Sparta, Sparta, Sparta! The name set the bar for heroism for all time.
This king of Sparta (whose name means “Son of the Lion”) was sent by his countrymen to maintain the pass of Thermopylae against the vast invading army of the Persian king Xerxes in 480 b.c. Three hundred Spartan warriors marched with him, expecting the rest of their allies to follow at the conclusion of the Olympic games, which were taking place simultaneously.
Meanwhile, he was joined by six thousand troops—his forces now seven thousand strong as they reached the pass. By holding this narrow passage between the mountains and the sea, Leonidas was acting to protect the nearby Greek fleet from being outflanked in combat. He and his men faced the Persian hordes, which numbered anywhere from the 250,000 modern scholars have calculated to the 1.7 million the Greek historian Herodotus claimed.
For two days Xerxes suffered heavy losses without breaking Leonidas’ resistance. Then a local man, Ephialtes, led Xerxes to a path through the mountains, and a hand-picked force of “Persian Immortals” attacked the Greeks from the rear. Leonidas at once informed the fleet, dismissed all but 1,400 men—700 Thespians, 400 Thebans and his own 300 Spartans—and prepared to die, declaring that he and his Spartans would not abandon their post.
Then, with the handful of troops under his command, he charged the myriads of Persian soldiers. Leonidas fell in the thickest of the fight. “And now there arose,” Herodotus records, “a fierce struggle between the Persians and the Lacedaemonians [Spartans] over the body of Leonidas, in which the Greeks four times drove back the enemy, and at last by their great bravery succeeded in bearing off the body.”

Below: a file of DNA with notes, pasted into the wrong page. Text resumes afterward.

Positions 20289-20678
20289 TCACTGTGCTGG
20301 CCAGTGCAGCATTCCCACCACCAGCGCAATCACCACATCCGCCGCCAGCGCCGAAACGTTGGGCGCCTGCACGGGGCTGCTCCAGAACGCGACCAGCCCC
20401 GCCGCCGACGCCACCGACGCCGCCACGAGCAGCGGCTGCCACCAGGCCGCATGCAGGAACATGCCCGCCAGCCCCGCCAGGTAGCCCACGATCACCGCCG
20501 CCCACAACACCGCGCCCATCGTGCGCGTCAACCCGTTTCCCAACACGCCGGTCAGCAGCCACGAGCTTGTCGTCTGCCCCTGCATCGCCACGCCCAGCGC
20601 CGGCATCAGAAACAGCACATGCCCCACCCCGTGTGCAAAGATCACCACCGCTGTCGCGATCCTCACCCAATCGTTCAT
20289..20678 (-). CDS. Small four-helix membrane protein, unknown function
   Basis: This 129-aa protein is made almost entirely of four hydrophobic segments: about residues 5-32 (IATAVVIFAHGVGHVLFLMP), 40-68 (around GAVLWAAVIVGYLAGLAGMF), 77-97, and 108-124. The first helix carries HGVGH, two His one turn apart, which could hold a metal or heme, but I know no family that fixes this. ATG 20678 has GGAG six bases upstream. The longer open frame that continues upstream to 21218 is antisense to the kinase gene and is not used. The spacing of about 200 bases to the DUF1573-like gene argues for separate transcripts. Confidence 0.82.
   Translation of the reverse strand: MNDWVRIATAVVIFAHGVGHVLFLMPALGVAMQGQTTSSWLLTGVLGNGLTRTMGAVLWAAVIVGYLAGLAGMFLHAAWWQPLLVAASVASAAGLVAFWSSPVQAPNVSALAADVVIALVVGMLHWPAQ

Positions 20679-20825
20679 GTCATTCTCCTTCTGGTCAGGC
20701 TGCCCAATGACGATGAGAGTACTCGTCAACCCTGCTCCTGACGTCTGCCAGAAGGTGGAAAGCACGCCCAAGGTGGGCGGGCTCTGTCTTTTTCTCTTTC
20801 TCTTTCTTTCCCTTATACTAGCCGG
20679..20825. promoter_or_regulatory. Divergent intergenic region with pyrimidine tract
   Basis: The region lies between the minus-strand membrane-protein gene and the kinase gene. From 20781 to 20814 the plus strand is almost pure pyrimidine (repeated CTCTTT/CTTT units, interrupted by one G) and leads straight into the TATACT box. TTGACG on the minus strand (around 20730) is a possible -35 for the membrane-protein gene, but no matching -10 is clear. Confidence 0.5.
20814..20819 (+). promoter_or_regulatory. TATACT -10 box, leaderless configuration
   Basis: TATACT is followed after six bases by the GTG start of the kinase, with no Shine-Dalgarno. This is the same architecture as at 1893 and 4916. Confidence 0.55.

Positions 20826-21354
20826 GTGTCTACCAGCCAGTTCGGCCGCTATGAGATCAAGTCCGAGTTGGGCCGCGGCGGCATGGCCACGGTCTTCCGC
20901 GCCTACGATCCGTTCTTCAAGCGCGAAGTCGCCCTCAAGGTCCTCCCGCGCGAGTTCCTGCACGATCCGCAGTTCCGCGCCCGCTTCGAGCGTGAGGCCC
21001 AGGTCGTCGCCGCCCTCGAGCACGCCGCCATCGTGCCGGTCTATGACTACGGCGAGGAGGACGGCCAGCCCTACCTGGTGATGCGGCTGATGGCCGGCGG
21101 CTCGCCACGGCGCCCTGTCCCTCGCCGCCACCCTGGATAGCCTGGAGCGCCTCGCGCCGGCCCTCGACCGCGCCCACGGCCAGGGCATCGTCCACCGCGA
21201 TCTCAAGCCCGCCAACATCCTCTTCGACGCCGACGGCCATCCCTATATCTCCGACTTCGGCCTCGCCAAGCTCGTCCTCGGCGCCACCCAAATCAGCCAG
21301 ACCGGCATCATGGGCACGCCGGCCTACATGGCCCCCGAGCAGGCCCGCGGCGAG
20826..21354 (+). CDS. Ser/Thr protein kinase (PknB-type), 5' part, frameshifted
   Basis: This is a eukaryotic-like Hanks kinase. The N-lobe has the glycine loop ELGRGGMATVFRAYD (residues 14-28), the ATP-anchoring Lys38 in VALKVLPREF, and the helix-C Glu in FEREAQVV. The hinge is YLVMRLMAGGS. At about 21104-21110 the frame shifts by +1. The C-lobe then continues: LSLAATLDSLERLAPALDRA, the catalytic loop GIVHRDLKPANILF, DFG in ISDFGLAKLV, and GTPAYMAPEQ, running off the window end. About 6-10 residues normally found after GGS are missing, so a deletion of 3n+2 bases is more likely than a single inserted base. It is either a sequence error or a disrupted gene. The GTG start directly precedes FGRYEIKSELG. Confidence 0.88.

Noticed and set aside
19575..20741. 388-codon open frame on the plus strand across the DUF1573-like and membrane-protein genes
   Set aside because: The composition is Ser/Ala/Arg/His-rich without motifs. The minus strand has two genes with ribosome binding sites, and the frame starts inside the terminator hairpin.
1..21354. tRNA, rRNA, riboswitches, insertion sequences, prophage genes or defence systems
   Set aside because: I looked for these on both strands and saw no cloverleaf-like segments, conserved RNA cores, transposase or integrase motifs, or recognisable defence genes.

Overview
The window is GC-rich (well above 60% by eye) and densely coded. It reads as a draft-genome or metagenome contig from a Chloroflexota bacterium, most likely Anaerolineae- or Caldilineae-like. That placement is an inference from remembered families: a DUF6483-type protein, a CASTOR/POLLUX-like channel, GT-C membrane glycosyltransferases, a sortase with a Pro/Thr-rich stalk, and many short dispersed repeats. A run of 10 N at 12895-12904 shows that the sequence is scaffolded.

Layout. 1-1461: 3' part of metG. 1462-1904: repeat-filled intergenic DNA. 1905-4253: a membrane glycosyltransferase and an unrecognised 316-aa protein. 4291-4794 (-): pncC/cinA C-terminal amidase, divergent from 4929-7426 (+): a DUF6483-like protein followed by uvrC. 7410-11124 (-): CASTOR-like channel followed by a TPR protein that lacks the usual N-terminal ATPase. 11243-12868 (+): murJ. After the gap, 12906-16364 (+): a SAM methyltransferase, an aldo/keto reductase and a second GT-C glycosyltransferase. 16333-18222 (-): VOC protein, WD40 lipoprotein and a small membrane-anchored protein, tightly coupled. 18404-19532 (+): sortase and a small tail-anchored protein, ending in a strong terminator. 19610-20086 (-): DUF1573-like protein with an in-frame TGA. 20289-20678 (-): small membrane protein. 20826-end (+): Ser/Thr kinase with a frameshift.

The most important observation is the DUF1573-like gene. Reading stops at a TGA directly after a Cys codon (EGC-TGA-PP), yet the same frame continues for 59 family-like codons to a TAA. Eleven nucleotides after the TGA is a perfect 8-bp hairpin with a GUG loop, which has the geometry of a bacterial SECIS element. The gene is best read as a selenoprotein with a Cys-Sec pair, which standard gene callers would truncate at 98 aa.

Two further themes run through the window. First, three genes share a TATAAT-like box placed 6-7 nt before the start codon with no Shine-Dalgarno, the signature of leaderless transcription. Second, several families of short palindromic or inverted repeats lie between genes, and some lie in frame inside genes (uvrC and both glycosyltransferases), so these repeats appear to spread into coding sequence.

At the end, the Greeks were left with only a tiny hillock on which to fight. Here “they defended themselves to the last,” Herodotus said, “such as still had swords using them, and the others resisting with their hands and teeth; till the barbarians . . . overwhelmed and buried the remnant left beneath showers of missile weapons.”
The Persians killed every Spartan and Thespian, but the Thebans laid down their arms and surrendered. Afterwards, Xerxes ordered that Leonidas be beheaded and his body crucified. But no such ignominy could mar his image. His heroism and selfless devotion to the flame that was Greece—the greater cause and glory more precious than life itself—had secured him a singular place in history, and in the imagination of his own and succeeding generations.
By his superlative discipline and sense of timing, the Greek fleet was able to retreat and later defeat the Persians in a sea battle. A monument in the shape of a lion was erected on the spot where the 300 had taken their last stand. A stanza immortalizing them reads,
“Go tell the Spartans, thou that passeth by,
That here, obedient to their laws, we lie.”